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ENGB35H3 (133)
Natalie Rose (102)
Lecture

Little Women Part 2.docx

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Department
English
Course
ENGB35H3
Professor
Natalie Rose
Semester
Winter

Description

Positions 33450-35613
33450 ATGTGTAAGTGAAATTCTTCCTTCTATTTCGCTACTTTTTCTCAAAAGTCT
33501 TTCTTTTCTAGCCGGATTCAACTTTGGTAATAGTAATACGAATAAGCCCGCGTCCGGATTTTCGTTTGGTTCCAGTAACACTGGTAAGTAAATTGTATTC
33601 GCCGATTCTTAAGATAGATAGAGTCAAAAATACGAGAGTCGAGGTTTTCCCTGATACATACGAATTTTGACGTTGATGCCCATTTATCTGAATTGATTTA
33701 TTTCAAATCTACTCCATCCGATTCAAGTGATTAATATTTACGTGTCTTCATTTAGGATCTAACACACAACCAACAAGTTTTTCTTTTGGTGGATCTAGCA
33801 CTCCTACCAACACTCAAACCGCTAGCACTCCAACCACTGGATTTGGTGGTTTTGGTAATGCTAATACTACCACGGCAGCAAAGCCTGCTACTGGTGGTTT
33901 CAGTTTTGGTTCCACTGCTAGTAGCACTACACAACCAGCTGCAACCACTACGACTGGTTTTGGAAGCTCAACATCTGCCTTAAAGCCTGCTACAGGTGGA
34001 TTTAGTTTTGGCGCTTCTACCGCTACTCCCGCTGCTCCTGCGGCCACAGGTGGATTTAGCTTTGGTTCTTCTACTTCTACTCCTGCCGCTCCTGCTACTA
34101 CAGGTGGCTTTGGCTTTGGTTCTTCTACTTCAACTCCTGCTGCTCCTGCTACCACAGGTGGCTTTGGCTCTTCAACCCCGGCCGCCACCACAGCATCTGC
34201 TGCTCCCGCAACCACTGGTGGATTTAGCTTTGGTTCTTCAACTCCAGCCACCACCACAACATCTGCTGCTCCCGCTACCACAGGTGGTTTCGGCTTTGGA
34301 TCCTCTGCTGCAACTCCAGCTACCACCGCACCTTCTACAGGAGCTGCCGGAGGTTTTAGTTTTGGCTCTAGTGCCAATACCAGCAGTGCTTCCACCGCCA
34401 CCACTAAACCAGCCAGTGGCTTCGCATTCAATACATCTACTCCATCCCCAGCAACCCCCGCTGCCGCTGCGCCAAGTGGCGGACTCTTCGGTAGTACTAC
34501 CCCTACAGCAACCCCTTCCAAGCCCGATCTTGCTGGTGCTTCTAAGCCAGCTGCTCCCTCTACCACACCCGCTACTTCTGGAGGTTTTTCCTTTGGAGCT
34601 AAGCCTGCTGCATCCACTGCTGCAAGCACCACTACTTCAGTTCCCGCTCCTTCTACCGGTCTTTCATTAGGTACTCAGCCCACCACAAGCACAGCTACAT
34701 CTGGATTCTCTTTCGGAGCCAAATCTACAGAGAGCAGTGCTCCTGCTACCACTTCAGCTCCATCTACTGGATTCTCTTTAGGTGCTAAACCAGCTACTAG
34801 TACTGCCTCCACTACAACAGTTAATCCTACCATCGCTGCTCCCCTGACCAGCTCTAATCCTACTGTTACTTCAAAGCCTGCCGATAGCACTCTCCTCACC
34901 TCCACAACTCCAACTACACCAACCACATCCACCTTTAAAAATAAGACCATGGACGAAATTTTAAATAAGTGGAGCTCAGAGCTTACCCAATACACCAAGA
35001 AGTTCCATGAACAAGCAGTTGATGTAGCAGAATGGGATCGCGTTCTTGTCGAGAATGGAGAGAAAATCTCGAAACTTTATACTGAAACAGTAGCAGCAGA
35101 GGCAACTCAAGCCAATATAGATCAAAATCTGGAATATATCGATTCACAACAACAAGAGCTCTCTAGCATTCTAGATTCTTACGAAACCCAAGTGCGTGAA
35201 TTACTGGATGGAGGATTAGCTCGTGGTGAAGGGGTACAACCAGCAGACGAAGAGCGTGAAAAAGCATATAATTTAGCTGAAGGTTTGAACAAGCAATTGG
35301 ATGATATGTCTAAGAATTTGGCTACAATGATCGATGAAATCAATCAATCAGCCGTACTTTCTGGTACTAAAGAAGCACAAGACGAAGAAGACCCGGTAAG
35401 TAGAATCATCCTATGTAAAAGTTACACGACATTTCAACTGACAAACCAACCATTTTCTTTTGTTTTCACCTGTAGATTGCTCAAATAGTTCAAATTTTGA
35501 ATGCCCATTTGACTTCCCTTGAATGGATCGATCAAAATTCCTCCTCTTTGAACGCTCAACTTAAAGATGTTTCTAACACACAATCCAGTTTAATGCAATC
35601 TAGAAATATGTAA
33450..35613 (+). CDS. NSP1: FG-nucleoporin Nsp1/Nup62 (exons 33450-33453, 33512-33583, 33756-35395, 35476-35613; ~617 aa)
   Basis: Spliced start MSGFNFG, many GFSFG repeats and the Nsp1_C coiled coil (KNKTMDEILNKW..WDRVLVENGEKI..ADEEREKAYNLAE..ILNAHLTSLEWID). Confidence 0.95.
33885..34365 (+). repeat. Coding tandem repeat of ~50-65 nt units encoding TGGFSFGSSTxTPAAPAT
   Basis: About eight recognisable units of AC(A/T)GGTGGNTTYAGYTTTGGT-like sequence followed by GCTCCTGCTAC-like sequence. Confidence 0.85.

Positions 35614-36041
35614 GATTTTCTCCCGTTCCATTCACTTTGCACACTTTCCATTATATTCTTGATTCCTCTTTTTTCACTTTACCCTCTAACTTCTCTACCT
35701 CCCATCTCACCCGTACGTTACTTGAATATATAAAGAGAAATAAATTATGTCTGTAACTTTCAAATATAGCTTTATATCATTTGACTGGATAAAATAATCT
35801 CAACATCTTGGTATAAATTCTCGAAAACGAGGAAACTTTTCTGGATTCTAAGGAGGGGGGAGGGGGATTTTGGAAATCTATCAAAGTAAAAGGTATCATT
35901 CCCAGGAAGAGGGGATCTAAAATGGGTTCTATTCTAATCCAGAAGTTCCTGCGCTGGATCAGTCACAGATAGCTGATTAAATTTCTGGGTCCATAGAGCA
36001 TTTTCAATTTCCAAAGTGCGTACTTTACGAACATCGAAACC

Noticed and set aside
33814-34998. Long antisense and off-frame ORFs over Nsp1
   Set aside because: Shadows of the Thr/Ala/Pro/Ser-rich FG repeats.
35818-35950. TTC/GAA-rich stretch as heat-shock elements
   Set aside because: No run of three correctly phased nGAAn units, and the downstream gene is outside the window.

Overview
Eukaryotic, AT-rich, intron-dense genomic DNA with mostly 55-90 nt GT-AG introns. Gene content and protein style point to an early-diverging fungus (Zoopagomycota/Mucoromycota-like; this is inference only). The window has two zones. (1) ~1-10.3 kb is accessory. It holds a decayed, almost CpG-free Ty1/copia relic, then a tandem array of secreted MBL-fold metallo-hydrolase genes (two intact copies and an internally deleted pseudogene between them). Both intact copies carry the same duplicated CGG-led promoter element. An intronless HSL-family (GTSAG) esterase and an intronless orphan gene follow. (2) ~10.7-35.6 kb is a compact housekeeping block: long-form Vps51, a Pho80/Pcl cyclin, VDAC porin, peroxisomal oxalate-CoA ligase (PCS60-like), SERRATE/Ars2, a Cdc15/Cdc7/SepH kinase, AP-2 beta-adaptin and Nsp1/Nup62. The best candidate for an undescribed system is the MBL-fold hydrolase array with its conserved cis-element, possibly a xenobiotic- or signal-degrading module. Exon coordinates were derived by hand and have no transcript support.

Little Women Part 2 Meg and Jo, granted Crusoe middle-class industry • Framed in nationalistic way • American girls are hard-working and independent • Especially nationalistic gendering • Their jobs aren’t that radical, they still confine them to domestic spaces • This extensive of industry and independence doesn’t trouble the idea of separate spheres • Another move: if you wok at the home, your actually bring wage labour into domestic sphere • Emphasis in this book on the way that work can fit in domestic ideology • Work defined as house work, its wholesome, keeps from boredom and mischief, gives sense of power better than money or fashion Alcott literalizes, embodies the difference in spheres: • March house, entirely female • Laurence house, all male • Pushing the idea of male sphere and female spheres to extremes here • How she portrays the separate spheres, the values attached/presented • Laurie, peeping tom, entranced by domesticity • And female sphere, the femininity • His house is cold and forbidding and distinctly lacking in domestic ties • Super patriotic? • He was feeling sick and lonely • They have cultural capital, library, piano, girls jealous • But they are rich in family or something • Also shifting the terms here, goes out of its way to redefine riches in domestic turns • Track throughout book, Meg especially learns what it means • Laurie’s envious here • On one hand, quite radical in the 19 century, still rather conservative though, because it only prioritizes one side of the binary, which still fundamentally based on biological • Women belong at home, but homes alright, so its all good • Meg learns the lesson earlier in chapter three, and then later again • Meg is really a good girl, because rouge is a step too far, and she rebels it • Laurie turns up as a policeman as the situation looks at her with disapproval because she was all vain • Alcott framing her version of Cinderella, Meg getting makeover • The presentation of the Moffats: • They are rich, their daughters dress expensively • Meg intuits the problem with the Moffats quite early on • They are rich, but not particularly cultivated • Her makeover transforms her into a Moffat minion and it occludes her natural character • These people are just superficial • The middleclass value is not to have money, its much better to have taste • To be disgusted by overt displays of wealth, essentially trying to make yourself feel better by saying taste > wealth • Moffats bad version of Laurence • Mr.Laurence values money over taste, cause Laurie cant be an ar
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